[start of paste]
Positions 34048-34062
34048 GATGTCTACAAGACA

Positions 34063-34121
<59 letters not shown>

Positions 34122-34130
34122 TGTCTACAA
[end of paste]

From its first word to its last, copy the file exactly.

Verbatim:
Positions 34048-34062
34048 GATGTCTACAAGACA

Positions 34063-34121
<59 letters not shown>

Positions 34122-34130
34122 TGTCTACAA